The late Alex Elden made a rich contribution both to London’s black community
Alex Elden, a member of the Royal Airforce from 1944, and a passenger on the SS Empire Windrush on its famous voyage to England in 1948,
Alex was born in Jamaica on 9th July 1926 and baptised Emanuel Alexis as a Roman Catholic. His father was a civil engineer who was responsible for most of the buildings constructed in the country at that time, and he later learnt that his great-grandfather had been a pirate who retired in the Bahamas. Alex was educated at Calabar School and St. Simon College.
Young Alex was captivated by aircraft, and particularly inspired by watching movies with Errol Flynn flying and shooting down jets’. His enthusiasm led him to enlist in the RAF in Kingston on 29th September 1944. He travelled to Britain for training, arriving in Glasgow on the SS de Cuba, where he was warmly greeted and a reception was held in his honour. He then trained at Filey and Yatesbury, becoming a runway controller at RAF Cramwell.
The women stood up for the black men and fought with their stiletto heels
According to the valuable record available in the book The Windrush Legacy: Memories of Britain’s Post-War Caribbean Immigrants: “promotion in the RAF very much depended on the officer in charge, but also Alex did well in his exams and won promotion. The white officers behaved as if they were superior, but Alex always met these aggressions head-on. On some occasions the officers resorted to sarcasm and intimidatory antics, but he always confronted the issue which gained him much respect”.
“There was not much of a social life and the black servicemen tended to organise their own. Caribbean servicemen met up in London and enjoyed the limited night life available. Black men could dance and swing their hoops which the white women loved. This caused jealousy and fights. The women stood up for the black men and even fought with their stiletto heels. Without the support of these women, the black men would have suffered more harassment and humiliation.”
“Most of the outings in London while on leave ended at Clapham Common air raid shelter, where they stayed for protection from the bombs.”
When black cinema goers were told that they could only watch from the back, a big fracas broke out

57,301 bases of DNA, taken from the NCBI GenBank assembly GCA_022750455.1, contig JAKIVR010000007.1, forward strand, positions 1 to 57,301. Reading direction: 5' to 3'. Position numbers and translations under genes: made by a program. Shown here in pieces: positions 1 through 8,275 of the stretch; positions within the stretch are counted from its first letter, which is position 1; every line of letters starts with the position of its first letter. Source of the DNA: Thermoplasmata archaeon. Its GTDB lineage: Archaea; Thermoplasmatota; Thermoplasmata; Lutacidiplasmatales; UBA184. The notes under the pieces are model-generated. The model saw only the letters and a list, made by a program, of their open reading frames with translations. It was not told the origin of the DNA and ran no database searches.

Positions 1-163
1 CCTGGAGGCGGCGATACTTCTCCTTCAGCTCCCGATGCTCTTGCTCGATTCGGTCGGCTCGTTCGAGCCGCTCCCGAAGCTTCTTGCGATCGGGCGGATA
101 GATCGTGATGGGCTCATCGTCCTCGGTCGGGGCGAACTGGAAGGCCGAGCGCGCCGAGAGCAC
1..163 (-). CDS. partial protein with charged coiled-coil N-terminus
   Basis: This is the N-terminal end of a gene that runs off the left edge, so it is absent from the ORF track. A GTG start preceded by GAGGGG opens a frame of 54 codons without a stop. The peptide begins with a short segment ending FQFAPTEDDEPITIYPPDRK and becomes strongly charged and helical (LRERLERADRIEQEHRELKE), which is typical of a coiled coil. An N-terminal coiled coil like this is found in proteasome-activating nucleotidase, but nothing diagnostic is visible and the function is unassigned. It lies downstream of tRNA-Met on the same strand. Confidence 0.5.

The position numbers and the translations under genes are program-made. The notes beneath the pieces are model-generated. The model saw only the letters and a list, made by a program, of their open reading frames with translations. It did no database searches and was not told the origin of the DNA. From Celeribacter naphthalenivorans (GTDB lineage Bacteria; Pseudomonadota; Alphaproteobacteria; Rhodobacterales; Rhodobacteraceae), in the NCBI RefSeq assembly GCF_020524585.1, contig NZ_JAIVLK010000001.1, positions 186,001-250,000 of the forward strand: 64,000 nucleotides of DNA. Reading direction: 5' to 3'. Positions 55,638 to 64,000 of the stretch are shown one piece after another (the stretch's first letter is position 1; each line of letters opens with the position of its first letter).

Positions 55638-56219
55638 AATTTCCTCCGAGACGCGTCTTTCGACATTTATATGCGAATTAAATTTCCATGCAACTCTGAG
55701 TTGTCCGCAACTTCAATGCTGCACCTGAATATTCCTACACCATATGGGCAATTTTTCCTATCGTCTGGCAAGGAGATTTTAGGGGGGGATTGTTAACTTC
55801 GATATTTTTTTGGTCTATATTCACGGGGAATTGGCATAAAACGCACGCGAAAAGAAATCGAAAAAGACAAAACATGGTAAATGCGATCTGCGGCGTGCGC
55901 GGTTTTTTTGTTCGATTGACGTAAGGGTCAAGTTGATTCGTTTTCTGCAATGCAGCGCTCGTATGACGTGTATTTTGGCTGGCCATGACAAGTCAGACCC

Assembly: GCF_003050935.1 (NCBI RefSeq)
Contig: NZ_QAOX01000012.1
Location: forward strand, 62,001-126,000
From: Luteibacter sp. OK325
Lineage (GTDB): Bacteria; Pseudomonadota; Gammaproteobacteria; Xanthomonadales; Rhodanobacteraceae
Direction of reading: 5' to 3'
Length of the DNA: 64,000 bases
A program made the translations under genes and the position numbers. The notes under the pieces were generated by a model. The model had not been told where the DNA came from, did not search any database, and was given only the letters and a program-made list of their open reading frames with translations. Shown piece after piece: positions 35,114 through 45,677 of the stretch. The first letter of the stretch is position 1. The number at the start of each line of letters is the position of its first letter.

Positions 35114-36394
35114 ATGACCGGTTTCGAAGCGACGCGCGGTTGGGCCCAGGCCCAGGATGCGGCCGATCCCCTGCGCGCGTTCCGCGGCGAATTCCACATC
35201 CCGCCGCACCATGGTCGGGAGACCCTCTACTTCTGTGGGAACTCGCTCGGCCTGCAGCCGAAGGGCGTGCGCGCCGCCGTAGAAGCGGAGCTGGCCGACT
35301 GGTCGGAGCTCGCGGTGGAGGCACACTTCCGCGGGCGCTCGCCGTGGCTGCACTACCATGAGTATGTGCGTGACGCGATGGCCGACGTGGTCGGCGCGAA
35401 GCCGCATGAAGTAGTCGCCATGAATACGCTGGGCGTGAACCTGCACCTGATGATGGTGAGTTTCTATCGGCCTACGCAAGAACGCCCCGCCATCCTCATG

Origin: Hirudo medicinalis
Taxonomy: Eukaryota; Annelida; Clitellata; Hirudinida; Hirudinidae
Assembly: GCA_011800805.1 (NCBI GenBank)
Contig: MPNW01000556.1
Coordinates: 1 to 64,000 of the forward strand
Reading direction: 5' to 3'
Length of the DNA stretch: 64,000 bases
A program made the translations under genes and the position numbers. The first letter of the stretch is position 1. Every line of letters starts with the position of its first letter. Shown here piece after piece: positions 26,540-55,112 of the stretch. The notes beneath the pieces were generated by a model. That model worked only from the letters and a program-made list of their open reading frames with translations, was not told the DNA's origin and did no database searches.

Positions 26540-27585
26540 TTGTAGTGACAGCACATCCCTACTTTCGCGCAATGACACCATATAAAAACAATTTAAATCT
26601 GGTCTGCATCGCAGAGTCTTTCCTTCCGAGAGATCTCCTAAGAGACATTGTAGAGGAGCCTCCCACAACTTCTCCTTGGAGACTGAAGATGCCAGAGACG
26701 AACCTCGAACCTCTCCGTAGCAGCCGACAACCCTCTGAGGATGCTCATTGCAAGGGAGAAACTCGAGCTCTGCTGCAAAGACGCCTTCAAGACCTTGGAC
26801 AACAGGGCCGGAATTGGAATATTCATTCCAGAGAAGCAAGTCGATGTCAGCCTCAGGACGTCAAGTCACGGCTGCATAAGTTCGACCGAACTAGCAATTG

When the war ended, Alex joined a specialist team looking for deserters. In 1948 he supervised the return of servicemen to the Caribbean on board the Lady Rodney. Not being able to find work in Jamaica, he then came back to Britain on the SS Windrush.
When the ship stopped in Bermuda, some of the passengers, including ex-servicemen, wanted to watch a movie at the cinema. They were informed that they could only do so from the rear of the complex. An argument ensued, and Alex remembers that a big fracas broke out. They were eventually allowed front seats.
The efforts of the Windrushers, supported by the Windrush Foundation, have ensured that its voyage has become the symbol of the West Indian migration to Britain to assist with rebuilding the country after the war.
The Windrush is also symbolic of the defeat of Nazism, to which so many men and women from the empire contributed. The ship had originally been built by a businessman to provide Baltic holidays for members of the Hitler Youth. It had been captured during the war by the British and used as a troop ship, then afterwards as a passenger ship.
Alex Elden married Joan, his first wife, in 1949. He was officially discharged from the RAF in January 1950. He and Joan lived in Carshalton and had three children: Bonnie, Denise and Glen. Having trained in scientific glass blowing and glass technology, he worked for J. Arthur Rank at Crystal Palace until 1952, making TV tubes and other laboratory equipment. Then, in 1956, he became the second black person ever to gain the famous ‘knowledge’ and work as a London cabbie.
He played cricket for Carshalton, the West Indian Student Union and the Caribbean Cricket Club. As a supporter of the League of Coloured Peoples, his children took part in its celebrations. From 1970 he helped the Melting Pot Foundation, for example by teaching driving skills to young underprivileged adults.
For the last twenty-two years of his life, Alex became a Croydonian
Having met her in the 1960s, he married his second wife Jayne in 1976. They had two sons, Gary and Don. In 1980 he set up the Green Badge Taxi School at the Windrush Foundation and received grants from Lambeth Council and then the government to train unemployed young people. The school also gave training in literacy and numeracy skills, in acquiring the ‘knowledge’, and in helping the community. Hundreds successfully qualified. As a member of the West Indian Association of Service Personnel (as it is now called), he was its vice-chair in 1995.
Alex’s Croydon connection began the same year when he and Jayne moved to Norbury, and he spent the last twenty-two years of his life in the borough. They were rich and rewarding years: by 1998 he had six grandchildren, and in 2016 saw his son Gary awarded the OBE for achievement and service to diversity in business.
Written by Sean Creighton
A former employee of and freelance project worker with community and voluntary organisations, Sean is active with Croydon Assembly, and Love Norbury Residents Associations Planning & Transport Committee. He is Chair of the Norbury Community Land Trust. He is a historian of Croydon and South-West London, and of British black , social action and labour movement history. He co-ordinates the Samuel Coleridge-Taylor and Croydon Radical History Networks.